Moms and pops are suckers for their own little ones, especially in those sunny preteen days when nearly every kid could be a Gap model or at least mug on the cover of a cereal box, you know, before little Timmy and Sue get mugged by puberty. That brand of potent parental affection is exactly the lever that a Boca Raton talent agency allegedly monkeyed with to illicitly snag cash. According to a lawsuit recently filed by the Florida Attorney General's Office, these guys filled parents' ears with slick talk and big promises, then tangled them in webs of fine print before walking away with thousands of dollars.
The lawsuit filed by the AG's office is against InterFace 3 LLC, a Boca business that operated as a half-dozen other businesses in Florida, New York, Atlanta, and New Jersey. What links the various companies are the main player -- Roman Vintfeld, of New Jersey -- and the same alleged scam.
According to the court filings, the businesses tried to get parents to sign up with the company as talent scouts for "models, singers, musicians and actors in exchange for fees," boasting of having helped "over 10,000 people get started in exciting Entertainment and Fashion opportunities," the complaint states.
The company's sale pitch was down pat: InterFace "scouts" would approach parents at malls across South Florida -- Sunrise, Miami, Pembroke Pines, Doral, Boca Raton, Wellington, and Fort Lauderdale.
They'd hit parents right in the sweet spot where familial affection and financial possibility cross: "profusely" complimenting the kids' looks and talking up their potential in modeling and acting. Parents would fill out cards and later receive calls from the company claiming a "director" wants to meet the family at no cost to the parents.
You probably see where this is going -- but you can imagine it's hard to see clearly when your kid suddenly think she's a lock for the next Ariana Grande.
According to the AG's office, the company's representatives pulled no stops in the initial meetings: Lowly employees with no industry experience were given flashy titles like "evaluation director"; promising the kid had "the look"; pressing parents to "invest" in this "once-in-a-lifetime opportunity"; bragging up bogus connections to real deal talent agencies and companies like Gap, Nickelodeon, and Disney; and boasting about an 80 percent success rate.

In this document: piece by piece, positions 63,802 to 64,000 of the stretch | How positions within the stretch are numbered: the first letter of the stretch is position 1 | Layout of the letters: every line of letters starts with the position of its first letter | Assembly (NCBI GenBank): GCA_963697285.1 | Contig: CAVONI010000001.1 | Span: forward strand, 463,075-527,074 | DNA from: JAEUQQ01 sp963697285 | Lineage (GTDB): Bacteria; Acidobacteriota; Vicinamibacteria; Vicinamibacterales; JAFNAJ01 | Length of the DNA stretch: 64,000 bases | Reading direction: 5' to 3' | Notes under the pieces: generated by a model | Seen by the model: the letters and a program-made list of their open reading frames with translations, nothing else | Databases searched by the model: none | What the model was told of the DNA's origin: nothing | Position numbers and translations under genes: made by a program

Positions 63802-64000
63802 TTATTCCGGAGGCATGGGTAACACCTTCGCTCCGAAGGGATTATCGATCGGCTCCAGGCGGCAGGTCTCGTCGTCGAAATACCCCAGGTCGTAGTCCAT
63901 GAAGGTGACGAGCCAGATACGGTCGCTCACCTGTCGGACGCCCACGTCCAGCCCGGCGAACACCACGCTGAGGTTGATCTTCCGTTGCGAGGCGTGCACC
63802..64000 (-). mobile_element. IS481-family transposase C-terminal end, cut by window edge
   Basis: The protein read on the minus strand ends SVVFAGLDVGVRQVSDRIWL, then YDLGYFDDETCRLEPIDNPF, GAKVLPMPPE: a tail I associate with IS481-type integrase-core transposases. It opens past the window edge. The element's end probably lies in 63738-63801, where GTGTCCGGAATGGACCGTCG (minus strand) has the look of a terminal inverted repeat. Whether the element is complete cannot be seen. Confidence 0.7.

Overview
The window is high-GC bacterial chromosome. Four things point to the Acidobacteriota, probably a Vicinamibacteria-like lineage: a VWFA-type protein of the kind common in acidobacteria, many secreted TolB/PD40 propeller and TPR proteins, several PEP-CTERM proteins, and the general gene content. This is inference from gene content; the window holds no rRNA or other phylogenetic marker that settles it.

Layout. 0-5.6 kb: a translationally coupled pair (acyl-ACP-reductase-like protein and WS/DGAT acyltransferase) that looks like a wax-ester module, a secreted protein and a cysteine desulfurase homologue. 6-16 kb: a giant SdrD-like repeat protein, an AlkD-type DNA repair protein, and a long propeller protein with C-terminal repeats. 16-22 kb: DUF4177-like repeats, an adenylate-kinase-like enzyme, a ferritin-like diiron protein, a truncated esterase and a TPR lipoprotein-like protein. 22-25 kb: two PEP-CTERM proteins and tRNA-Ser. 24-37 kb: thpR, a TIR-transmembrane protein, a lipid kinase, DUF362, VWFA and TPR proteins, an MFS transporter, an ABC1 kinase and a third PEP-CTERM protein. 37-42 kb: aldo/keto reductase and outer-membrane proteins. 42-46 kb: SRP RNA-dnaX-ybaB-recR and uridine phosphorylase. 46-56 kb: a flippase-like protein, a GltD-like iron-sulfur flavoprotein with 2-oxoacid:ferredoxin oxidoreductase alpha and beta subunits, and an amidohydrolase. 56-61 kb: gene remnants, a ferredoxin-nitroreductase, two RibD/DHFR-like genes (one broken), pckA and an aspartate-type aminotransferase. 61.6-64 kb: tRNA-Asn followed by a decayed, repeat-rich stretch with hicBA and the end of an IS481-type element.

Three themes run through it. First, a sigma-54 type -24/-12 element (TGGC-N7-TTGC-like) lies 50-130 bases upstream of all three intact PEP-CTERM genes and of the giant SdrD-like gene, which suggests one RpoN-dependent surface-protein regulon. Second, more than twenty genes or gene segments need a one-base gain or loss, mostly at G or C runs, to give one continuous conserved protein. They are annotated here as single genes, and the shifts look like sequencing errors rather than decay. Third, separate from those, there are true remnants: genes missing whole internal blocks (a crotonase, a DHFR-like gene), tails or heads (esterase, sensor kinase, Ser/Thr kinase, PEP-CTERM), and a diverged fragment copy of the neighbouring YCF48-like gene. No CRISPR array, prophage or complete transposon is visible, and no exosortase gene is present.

All these claims, the AG's office claims, were "false and misleading." What actually happened was parents were pressured into signing "professional service agreements," which came with a price tag of $575 to $5,645. This was supposed to include the cost of a photo shoot, outfits, and headshots. But days after the photo shoots, parents were corralled again by company reps, who explained they'd need an additional $800 to $2,400 to successfully market the kid. "Notably, all the above sales tactics are employed on parents in the presence of their children," the complaint notes.
And what did that expensive market amount to? "[A] total of three emails containing the child's profile page sent to 'industry professionals,'" the complaint states. "In most cases, these emails are no better than spam mail, and are completely ignored by reputable agencies and casting companies."
InterFace also allegedly told parents there was a three-day cancellation period during which they could walk from their contract. Turns out, the fine print was such that it was hard to bail on the contract; the InterFace employees would ignore parents who were trying to get out of the deal.
InterFace isn't a stranger to angry costumers. In the past year, news stations in Washington, D.C., and Atlanta have both featured spots on the company's shady dealings. The New Jersey attorney general also sued Vintfeld and company; in 2013, the company agreed to a $400,000 settlement and $100,000 restitution to former clients.
The recent Florida suit, which is based on the same kind of allegations, charges the company with violations of the state's deceptive and unfair trade practices statute.